A Response to the Lack of Skills

Hey, dunno if anyone's mentioned this before, but, in light of the recent changes that almost negate any progression among skills, I'm trying out something with my group to fix that.  My plan is to keep a hidden chart that adds bonuses to particular skill checks for each PC, rewarding them for their roleplaying at a steady, natural pace.  Sometimes the progression might be small, permanent +1s through training and repetition, or it might be a larger, temporary increase through actions like preventing a war by impressing the Lord of Dinkleshire with a badass sockpuppet show and feeling pretty damn good about yourself.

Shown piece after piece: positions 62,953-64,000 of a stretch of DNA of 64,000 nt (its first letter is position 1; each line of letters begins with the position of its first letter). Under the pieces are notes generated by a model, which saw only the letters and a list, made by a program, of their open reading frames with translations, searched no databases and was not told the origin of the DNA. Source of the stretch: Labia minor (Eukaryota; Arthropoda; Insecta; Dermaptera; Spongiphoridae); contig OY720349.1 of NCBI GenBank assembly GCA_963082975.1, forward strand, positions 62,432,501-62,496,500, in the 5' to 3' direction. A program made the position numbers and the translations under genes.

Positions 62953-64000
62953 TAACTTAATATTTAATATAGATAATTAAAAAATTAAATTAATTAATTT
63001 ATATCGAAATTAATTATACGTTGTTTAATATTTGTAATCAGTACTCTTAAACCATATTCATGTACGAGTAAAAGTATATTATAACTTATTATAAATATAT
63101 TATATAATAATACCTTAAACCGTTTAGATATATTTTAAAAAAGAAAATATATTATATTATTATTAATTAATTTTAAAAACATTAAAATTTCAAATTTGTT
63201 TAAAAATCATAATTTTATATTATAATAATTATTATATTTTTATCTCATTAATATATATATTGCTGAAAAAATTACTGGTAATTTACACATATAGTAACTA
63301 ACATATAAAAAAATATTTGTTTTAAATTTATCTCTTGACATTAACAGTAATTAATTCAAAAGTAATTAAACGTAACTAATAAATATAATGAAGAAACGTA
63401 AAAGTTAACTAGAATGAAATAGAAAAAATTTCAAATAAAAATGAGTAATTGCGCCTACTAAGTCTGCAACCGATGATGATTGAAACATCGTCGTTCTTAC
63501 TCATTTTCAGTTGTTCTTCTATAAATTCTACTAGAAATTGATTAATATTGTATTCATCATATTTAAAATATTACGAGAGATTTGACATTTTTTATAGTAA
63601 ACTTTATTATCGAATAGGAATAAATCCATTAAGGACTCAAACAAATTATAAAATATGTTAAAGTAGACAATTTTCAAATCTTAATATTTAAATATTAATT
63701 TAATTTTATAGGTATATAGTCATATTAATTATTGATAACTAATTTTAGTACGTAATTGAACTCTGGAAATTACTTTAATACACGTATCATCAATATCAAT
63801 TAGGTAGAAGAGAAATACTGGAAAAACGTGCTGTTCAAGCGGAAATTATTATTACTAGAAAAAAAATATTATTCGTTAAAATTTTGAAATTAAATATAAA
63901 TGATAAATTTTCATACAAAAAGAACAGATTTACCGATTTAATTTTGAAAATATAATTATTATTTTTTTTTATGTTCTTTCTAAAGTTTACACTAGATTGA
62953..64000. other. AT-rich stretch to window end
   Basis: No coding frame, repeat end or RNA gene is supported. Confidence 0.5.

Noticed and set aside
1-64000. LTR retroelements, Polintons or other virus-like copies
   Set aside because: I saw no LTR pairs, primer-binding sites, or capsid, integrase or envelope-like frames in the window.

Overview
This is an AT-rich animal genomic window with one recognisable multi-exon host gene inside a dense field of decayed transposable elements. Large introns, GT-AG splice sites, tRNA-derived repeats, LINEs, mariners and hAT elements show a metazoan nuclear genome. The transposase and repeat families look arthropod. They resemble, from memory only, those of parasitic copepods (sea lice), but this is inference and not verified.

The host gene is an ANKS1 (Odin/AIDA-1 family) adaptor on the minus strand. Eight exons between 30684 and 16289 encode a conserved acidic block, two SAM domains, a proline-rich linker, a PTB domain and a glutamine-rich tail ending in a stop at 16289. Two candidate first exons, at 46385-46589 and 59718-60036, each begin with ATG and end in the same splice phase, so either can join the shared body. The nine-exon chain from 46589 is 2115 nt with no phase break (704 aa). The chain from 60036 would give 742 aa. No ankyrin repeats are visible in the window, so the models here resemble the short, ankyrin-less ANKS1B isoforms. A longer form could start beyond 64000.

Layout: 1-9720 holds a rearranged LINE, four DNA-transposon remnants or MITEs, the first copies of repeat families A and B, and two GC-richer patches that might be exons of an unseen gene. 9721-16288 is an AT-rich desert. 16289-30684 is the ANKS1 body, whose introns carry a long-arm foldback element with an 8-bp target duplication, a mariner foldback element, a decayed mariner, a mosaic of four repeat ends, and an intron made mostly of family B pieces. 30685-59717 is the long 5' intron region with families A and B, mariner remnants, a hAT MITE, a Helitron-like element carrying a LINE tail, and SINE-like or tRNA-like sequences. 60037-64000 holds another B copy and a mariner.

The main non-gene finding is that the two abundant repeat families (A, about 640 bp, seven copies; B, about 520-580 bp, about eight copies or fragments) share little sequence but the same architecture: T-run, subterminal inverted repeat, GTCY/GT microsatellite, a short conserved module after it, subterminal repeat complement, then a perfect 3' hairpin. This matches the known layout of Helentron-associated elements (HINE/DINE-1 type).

My hope is that it will encourage deeper immersion and critical thinking among the players; using their wits to describe their actions instead of looking through a list of skills for answers.  Maybe the removal of skills has a silver lining... or maybe I'm thinking too hard and convoluting things, lol.

Any of you cool cats have some thoughts on this?  Or tips, if you've tried something similar with your group?  How much about said chart should I reveal to the players, if any?
Might as well be transparent about it, inform them when they got a skill increase and let them write it down. It's not like any other aspect of theri character's progression is hidden from them.

I'm just gonna wait until they finish the new skills system.
I think this is a wonderful idea. My players were really disappointed that there were no skills for them to focus on, and I think your idea is something I going to try out on future Next adventures. Thanks for the post.

I also agree with Lord_Kyrion, that you should let them know that you're progessing their skills. It may make them use ones more often.